PS - Oh (in case you are wondering) Oscar and the vanished workers have not returned. It looks like they probably won't. Not ever. Oscar has given up and is taking a job in a car wash in Vallarta. So we have hired our friend Jeno, who is a masonry "maestro" to finish the stucco. He is doing a beautiful job. Then we will ask our friend Alfredo to finish the plumbing and electrical work. And Pancho, a very talented metal worker, has already been here to measure for the gates and windows. Bit by bit (poco a poco). That is the way things happen here. And that is fine with me.

Tuesday, October 02, 2007

What do I do all day?

Lately, I paint. The painting gets blurred sometimes because the sweat runs off my face into the paint, but I doggedly keep at it! This is a painting of our three cats as mer-kitties, done purely for fun.
The rest of my paintings will be part of a show the last Thursday of this month here in Bucerias, and I'll get a chance to see if anyone else likes them besides me and Jerry (and maybe even likes them enough to buy one!) Most of them are posted on our flickr site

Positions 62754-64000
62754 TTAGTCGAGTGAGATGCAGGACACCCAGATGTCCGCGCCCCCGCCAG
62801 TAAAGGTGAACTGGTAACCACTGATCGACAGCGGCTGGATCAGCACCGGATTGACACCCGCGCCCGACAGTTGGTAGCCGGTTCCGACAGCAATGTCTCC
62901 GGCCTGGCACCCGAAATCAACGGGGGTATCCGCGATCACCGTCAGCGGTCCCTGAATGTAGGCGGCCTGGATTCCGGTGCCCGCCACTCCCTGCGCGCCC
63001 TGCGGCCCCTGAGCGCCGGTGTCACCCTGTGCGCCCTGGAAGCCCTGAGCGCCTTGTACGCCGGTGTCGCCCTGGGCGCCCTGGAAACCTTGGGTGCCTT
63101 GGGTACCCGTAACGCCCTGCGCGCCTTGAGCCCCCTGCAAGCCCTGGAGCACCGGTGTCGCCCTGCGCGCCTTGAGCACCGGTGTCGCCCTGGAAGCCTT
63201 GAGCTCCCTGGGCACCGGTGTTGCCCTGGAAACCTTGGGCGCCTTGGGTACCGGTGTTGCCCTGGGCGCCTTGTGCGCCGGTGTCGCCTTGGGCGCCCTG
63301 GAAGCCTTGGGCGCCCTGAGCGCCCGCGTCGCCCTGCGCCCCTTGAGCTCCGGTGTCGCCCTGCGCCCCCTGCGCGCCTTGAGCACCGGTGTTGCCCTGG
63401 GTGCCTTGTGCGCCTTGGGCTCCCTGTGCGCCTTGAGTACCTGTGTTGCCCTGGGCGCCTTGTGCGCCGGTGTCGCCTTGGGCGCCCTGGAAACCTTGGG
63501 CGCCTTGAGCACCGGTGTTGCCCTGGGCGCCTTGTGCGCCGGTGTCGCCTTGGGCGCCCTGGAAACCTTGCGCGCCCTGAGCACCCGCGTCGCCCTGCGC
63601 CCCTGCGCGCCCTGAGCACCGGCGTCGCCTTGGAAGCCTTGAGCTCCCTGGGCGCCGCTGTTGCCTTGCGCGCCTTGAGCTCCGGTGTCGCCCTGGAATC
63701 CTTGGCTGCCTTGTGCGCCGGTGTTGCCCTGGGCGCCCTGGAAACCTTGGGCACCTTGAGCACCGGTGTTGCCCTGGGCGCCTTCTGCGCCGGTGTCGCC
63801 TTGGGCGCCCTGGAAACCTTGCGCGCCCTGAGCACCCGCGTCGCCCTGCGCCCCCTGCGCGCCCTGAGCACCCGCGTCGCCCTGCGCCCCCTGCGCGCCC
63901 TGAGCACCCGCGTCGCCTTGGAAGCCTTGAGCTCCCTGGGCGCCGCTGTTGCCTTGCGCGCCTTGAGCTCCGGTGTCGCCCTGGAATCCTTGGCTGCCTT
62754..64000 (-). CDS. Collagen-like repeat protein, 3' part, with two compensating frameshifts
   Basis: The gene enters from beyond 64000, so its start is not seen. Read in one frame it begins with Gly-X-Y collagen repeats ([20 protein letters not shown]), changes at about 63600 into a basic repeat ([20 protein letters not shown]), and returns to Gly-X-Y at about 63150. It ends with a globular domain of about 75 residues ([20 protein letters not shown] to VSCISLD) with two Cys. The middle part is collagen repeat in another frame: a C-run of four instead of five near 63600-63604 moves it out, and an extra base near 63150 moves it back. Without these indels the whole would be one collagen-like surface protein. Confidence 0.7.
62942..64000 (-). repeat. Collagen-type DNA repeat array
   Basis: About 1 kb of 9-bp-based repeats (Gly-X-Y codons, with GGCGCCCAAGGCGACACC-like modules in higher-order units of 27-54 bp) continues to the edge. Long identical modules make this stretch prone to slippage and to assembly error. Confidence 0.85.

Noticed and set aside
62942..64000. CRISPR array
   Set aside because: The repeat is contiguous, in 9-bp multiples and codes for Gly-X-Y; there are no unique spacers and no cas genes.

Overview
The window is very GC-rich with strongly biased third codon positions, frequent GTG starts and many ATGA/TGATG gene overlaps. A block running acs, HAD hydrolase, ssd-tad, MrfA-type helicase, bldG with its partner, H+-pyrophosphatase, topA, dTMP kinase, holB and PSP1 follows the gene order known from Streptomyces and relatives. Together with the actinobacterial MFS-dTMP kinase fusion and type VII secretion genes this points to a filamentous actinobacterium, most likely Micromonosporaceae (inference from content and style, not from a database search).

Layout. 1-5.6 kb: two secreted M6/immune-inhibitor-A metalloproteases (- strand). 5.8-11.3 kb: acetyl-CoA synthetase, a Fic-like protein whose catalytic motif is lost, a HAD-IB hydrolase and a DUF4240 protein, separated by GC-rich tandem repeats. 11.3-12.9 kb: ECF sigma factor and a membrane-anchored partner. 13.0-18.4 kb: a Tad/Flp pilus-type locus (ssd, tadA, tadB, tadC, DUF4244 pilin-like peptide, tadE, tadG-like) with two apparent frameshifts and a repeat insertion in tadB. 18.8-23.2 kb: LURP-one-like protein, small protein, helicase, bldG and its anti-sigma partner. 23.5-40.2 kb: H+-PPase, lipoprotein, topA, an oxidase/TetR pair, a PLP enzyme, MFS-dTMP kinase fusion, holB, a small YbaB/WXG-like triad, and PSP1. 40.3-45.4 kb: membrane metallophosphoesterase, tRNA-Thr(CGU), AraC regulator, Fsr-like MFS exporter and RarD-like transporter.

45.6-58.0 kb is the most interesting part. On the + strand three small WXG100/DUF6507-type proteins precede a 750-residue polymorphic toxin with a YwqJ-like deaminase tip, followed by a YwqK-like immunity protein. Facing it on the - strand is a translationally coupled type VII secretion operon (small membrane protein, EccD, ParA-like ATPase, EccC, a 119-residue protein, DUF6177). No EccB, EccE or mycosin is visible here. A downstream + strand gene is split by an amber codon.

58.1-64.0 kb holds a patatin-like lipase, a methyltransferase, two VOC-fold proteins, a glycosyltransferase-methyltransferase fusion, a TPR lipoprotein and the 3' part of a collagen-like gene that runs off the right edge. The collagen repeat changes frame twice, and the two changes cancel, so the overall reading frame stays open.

That's the good news. The bad news is that construction has come to an (almost) complete standstill on our upstairs addition. Two weeks ago, our workers were offered jobs at twice the pay, as well as mucha comida y mucha cervesa in Mascota, a town in the mountains about an hour's drive from here. That's the last we saw of them, and Oscar, the contractor, is still trying to hire a new crew. Hmmmm - we haven't actually seen or heard from Oscar in almost two weeks, so he may have joined his crew in Mascota. Doesn't answer his phone and his buzon (mailbox) is full - probably messages from lots of other customers wondering why the work they already paid for isn't done yet.
So, we continue to live and learn...we have our friend German helping us with the finishing stucco, and will continue to make a little progress daily. Jerry is learning how to be a Mexican plumber, and I can hear him chipping away cement upstairs to bury the sewer pipe for the toilet as I write this. The temp this afternoon is 90.5F with 90% humidity, and it is slow going!
We remain optimistic and happy despite the setbacks, and look forward to the day when we FINALLY have all the construction done on our little casa.

Friday, August 31, 2007

Arriba grows!